• Torsten · July 25

        It’s best to get along with EyEm. There you can also provide and sell images in high resolution. I know people who finance their hobby from it.

        Another problem is operating a new platform. Over the years, a practical & fast workflow has been developed for Instagram. But this only works there, you know.


      • Ritchie Roesch · July 25

        It’s my understanding (having never used EyeEm) is that it is basically a micro-stock platform. Is this correct? That turns me off to it personally, but maybe I should take a closer look?

  6. randomguineapig · July 23

    I left that years ago

    • Ritchie Roesch · July 24

      You got out at a good time, I guess. What social media do you currently upload pictures to and view other people’s pictures on?

  7. David Horne · July 23

    You are correct Ritchie. Instagram is not what it used to be. I was never one to worry about “likes” because I post what I like and if no one else likes it, so be it. I was always on it to discover and connect with other photographers and to that end I too have made friends because of Instagram. But now, engagement is not what it used to be. I get more views when I post the same photo that I post as a “story”. The number of views compared to the likes triples. For the past year I’ve been trying the Fujifilm Reddit sites. There are a few dedicate to Fujifilm cameras. I’m still quite new to that site so I don’t know all of the nuances. But it is somewhat diluted because there is a Fuji Reddit for almost every camera Fuji makes. So one’s engagement there depends on which Reddit site you post on. For instance you could post on the X100V section and only those people who join that site would see your photo. So it gets kind of watered down if you know what I mean. Would I be interested in another site totally dedicated to still photographers? Yes absolutely.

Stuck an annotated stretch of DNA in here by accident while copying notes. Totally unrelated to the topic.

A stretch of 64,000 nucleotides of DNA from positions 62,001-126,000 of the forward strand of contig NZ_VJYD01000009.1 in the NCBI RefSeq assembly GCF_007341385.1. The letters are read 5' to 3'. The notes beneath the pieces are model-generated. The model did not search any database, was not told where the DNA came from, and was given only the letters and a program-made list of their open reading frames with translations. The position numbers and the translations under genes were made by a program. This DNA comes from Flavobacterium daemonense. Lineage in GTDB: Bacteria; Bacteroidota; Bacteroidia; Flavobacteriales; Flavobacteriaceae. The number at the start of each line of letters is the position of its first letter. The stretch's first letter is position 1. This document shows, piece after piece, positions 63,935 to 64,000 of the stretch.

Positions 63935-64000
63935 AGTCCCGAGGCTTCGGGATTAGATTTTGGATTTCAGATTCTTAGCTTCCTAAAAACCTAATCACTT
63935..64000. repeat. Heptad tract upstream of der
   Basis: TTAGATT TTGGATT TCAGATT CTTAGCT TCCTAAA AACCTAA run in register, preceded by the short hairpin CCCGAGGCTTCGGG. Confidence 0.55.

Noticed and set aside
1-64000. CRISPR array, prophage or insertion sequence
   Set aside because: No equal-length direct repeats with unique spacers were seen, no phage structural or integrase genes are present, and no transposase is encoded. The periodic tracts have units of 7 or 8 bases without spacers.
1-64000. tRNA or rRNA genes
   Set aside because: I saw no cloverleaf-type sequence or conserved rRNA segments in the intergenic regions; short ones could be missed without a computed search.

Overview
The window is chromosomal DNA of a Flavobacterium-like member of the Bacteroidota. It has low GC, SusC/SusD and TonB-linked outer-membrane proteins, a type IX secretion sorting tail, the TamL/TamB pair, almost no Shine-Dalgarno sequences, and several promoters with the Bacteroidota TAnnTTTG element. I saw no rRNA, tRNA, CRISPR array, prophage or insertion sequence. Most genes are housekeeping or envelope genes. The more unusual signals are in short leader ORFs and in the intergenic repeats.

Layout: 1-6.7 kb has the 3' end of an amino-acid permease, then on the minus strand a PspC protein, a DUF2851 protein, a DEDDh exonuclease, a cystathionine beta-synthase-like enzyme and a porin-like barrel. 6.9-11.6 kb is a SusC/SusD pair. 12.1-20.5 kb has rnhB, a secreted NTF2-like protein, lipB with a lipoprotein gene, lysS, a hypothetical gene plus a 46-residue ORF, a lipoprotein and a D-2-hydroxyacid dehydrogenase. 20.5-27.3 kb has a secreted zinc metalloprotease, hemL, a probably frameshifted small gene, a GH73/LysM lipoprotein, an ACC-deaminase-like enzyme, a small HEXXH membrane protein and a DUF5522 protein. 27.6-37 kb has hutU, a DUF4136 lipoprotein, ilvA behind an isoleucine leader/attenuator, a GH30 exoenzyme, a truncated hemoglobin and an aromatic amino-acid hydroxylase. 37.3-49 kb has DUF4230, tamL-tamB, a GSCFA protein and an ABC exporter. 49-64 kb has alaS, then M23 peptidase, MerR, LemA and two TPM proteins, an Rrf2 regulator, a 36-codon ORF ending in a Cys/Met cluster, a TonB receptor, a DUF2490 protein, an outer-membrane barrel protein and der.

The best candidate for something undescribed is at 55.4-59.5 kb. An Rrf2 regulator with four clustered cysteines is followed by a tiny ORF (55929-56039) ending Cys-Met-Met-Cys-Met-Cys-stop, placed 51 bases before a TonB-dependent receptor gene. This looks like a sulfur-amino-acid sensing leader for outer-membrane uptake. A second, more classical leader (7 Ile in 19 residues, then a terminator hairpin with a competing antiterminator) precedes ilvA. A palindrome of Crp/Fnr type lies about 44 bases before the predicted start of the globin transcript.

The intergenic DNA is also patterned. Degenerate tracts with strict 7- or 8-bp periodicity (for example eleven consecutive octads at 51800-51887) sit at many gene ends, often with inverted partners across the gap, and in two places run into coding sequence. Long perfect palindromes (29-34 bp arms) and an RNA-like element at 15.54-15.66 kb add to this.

• Ritchie Roesch · July 24

      I’d definitely be interested in that, too. I just wish I knew what that was! Thanks for the input!

  8. juanimal · July 23

    I hate Instagram and I am trying Glass. Take a look on it.